The European energy market has doubtless been the subject of many reviews, updates and conversations. Here at Special Piping Materials, we ensure that our knowledge is always up to date so that we can anticipate the market as best we can and support our clients in our vital role in the supply chain.
While the European energy market has been rather turbulent in recent years – in part due to the effects of both COVID-19 and Brexit – it does still remain strong. Our two divisions in Europe, Manchester and Aberdeen, continue to thrive and our exotic piping, fittings and flanges are in constant demand from the industry.
Statistics on the European Energy Market
According to recent statistics, oil was the most significant energy source for the EU (26% share) in 2019 and consumption of solid fossil fuels in the EU decreased by 20% year-on-year compared to 2018.
The latest Quarterly Report on European Gas Markets (Q1 2021) from the European Commission stated that:
‘Energy markets (including oil, gas and coal) and emission allowance trade in the first quarter of 2021 continued to be in a positive mood, and the direction of price movements was generally upwards. Wholesale gas prices in Europe were largely impacted by the high price premium of East Asian gas markets in January 2021, resulting in redirection of LNG cargoes towards Asia and reducing gas supply in Europe, which prompted a price spike on the TTF and other hubs.’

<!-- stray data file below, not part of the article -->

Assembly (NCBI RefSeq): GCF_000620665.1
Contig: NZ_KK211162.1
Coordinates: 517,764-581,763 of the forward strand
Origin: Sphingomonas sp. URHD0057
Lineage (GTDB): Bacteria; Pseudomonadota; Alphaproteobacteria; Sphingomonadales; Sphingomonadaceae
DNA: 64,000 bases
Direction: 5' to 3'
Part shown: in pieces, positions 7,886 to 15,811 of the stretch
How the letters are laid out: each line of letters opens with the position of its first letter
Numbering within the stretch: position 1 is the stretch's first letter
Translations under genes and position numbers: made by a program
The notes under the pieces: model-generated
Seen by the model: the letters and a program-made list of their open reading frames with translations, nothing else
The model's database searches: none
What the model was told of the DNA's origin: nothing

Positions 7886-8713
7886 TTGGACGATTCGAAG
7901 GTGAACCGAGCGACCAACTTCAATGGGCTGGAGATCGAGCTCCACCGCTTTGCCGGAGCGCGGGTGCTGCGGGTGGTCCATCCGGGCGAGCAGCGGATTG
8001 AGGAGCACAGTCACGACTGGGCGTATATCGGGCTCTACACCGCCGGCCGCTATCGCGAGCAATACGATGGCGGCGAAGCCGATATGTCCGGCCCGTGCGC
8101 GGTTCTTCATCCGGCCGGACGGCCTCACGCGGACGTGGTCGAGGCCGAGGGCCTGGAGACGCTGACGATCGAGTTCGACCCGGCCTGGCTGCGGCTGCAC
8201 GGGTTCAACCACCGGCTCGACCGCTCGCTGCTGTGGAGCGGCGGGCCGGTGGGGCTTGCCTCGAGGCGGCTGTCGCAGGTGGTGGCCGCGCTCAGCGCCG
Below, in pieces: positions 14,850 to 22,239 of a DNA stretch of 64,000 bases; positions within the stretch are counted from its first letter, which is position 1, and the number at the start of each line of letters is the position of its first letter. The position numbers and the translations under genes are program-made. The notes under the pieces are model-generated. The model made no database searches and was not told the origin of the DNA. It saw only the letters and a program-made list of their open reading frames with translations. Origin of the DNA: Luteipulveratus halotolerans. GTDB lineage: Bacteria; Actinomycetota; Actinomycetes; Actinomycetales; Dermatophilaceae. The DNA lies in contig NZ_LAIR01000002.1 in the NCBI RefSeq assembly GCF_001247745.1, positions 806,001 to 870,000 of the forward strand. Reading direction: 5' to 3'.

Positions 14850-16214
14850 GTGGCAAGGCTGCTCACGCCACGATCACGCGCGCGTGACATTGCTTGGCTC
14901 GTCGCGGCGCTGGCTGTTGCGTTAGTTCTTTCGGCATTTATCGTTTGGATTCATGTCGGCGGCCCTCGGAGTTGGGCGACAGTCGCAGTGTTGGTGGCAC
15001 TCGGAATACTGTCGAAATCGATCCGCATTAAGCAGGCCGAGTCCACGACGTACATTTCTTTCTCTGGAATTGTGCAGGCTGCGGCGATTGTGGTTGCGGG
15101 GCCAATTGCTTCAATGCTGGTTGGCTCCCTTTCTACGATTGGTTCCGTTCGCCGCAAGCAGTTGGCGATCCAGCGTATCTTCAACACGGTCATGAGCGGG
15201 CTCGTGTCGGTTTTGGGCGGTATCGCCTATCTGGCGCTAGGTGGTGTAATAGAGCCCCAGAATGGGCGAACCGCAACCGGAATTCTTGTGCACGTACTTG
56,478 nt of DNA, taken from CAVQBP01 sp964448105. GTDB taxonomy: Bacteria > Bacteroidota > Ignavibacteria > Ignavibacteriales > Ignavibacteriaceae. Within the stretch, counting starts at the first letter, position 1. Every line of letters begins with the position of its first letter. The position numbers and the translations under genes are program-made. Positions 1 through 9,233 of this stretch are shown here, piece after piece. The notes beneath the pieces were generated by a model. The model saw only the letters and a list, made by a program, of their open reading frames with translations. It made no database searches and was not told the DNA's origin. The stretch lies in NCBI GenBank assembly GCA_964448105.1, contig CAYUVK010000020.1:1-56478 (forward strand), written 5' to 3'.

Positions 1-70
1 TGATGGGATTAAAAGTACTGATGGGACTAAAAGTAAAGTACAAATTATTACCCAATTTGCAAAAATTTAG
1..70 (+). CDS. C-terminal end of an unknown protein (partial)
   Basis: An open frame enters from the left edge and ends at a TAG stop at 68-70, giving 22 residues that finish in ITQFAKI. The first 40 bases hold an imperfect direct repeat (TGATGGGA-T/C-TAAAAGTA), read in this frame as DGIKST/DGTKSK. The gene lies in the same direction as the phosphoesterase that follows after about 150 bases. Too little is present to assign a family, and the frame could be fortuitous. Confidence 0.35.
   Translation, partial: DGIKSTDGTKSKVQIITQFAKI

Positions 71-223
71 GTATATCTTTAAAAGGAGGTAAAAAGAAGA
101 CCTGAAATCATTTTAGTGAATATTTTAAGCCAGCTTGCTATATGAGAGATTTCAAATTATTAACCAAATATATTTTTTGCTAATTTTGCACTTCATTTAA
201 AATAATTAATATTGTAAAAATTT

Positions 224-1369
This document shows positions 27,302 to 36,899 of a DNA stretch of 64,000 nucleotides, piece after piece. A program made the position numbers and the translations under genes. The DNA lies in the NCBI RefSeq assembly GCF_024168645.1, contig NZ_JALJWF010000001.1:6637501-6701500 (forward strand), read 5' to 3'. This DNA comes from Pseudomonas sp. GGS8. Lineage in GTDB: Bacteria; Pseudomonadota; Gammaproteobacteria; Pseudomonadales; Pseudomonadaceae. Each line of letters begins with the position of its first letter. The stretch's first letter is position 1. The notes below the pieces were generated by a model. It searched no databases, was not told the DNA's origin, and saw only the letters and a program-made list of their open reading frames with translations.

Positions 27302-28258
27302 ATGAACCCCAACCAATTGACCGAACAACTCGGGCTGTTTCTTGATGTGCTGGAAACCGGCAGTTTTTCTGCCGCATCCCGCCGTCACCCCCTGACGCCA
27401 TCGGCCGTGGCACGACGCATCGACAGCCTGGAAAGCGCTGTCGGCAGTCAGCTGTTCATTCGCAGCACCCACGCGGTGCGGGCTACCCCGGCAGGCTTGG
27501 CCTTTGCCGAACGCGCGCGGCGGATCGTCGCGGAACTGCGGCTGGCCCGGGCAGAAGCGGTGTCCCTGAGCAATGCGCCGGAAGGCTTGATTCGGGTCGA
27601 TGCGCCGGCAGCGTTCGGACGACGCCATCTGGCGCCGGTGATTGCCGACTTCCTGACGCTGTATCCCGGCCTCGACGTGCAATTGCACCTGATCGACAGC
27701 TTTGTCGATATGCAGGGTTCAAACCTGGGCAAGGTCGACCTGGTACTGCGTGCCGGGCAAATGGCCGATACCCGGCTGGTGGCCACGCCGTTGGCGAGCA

Regarding consumption of gas in the EU, the Report stated that:
‘EU gas consumption1 in the first quarter of 2021 rose by 7.6% (10 bcm) in year-on-year comparison, after practically stagnating in the third quarter of 2020 and a slight increase (2.4%) in Q4 2020. In absolute numbers, the quarterly gas consumption in Q1 2021 amounted to an estimated 141.8 bcm, up from 131.7 bcm in Q1 2020, and rising from 120.6 bcm in Q4 2020, with the peak of the heating season in the first three months of the year. In electricity generation, demand for gas rose by 3.4% year-on-year (increasing by 4.9 TWh). Weather across Europe was generally warmer than usual in Q1 2021, but in January and February occasional cold spells also impacted residential heating needs. However, widespread practice of teleworking might also have contributed to the increase of natural gas consumption in the residential sector in year-on-year comparison.’